Excerpt from Christabel and the Lyrical and Imaginative Poems of S. T. Coleridge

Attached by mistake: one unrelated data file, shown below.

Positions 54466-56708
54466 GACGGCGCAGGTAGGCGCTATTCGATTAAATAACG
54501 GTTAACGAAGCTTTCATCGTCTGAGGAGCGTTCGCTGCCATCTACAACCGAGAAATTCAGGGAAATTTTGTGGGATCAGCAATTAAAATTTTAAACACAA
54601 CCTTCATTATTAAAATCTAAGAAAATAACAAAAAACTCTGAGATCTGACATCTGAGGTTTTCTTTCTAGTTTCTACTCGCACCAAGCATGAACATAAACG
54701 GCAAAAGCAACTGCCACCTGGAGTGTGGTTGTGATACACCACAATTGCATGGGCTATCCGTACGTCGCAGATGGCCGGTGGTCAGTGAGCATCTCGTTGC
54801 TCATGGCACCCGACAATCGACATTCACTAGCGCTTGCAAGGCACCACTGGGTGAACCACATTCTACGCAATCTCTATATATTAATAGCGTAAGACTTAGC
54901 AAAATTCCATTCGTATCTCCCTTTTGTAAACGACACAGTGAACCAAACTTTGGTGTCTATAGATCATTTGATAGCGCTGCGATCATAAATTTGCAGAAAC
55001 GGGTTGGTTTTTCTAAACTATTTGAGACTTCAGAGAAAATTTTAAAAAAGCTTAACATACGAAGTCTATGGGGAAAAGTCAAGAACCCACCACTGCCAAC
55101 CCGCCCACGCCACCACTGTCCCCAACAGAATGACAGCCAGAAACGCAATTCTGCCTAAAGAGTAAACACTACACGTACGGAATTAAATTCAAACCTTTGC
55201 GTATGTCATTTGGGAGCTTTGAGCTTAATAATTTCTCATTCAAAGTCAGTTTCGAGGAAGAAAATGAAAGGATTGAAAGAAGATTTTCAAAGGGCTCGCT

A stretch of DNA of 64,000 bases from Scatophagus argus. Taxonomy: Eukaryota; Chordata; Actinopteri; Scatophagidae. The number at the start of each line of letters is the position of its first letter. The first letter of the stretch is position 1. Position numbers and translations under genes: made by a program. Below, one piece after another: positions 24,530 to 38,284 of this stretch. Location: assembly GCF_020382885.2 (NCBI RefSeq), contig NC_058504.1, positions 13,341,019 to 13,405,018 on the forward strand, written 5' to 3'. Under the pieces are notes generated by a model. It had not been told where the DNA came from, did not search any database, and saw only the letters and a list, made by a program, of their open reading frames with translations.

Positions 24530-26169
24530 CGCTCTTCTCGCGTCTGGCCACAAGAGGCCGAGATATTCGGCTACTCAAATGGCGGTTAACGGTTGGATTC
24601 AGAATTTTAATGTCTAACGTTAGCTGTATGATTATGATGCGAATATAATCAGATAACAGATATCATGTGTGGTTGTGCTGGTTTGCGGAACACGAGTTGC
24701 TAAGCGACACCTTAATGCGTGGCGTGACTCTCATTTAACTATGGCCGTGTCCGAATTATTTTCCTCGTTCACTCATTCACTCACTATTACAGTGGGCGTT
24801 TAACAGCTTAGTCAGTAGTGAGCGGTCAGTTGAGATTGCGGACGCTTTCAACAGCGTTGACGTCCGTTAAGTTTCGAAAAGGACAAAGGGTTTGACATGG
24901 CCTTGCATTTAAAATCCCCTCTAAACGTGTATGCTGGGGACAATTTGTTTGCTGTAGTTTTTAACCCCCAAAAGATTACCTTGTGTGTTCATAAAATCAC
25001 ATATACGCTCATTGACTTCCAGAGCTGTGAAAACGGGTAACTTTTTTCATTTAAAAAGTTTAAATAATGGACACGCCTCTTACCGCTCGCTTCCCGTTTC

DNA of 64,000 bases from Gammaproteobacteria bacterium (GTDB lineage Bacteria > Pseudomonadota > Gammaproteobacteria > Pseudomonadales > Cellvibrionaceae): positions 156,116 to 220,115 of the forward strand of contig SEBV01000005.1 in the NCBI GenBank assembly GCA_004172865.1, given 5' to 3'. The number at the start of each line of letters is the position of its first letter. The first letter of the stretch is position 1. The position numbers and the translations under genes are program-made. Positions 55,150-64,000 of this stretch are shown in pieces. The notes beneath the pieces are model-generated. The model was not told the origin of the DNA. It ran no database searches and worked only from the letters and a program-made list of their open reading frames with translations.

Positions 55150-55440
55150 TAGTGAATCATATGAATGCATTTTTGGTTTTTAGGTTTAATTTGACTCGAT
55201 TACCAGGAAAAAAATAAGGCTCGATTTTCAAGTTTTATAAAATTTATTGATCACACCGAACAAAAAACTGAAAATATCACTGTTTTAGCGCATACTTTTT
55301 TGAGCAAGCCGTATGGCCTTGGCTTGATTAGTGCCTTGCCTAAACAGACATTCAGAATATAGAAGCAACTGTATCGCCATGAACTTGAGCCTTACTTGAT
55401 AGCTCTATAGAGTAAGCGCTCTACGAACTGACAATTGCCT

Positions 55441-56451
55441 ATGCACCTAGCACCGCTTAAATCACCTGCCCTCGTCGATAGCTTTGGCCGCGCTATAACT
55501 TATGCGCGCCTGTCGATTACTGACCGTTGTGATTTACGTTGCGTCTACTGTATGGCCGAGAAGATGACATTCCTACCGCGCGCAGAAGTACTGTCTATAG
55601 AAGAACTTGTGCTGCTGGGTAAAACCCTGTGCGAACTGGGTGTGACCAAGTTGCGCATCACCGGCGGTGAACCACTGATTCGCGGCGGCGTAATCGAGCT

Compare the nerveless and hysterical verses headed Fears in Solitude (exquisite as is the overture, faultless in tone and colour, and worthy of a better sequel) with the majestic and masculine sonnet of Wordsworth, written at the same time on the same subject the lesser poet - for, great as he is, I at least cannot hold Wordsworth, though so much the stronger and more admirable man, equal to Coleridge as mere poet - speaks with a calm force of thought and resolution; Coleridge wails, appeals, deprecates, objurgates in a ﬂaccid and querulous fashion without heart or spirit. This debility of mind and manner is set off in strong relief by the loveliness of landscape touches in the same poem. The eclogue of Fire, Famine, and Slaughter, being lyrical, is worthier of a great name; it has force and motion enough to keep it alive yet and fresh, impeded and trammelled though it usually be by the somewhat vain and verbose eloquence of a needlessly Apologetic Preface. Blank verse Coleridge could never handle with the security of conscious skill and a trained strength; it grows in his hands too facile and feeble to carry the due weight or accomplish the due work. I have not found any of his poems in this metre retouched and re invigorated as a few have been among his others. Onexviii essay 0n coleridge.
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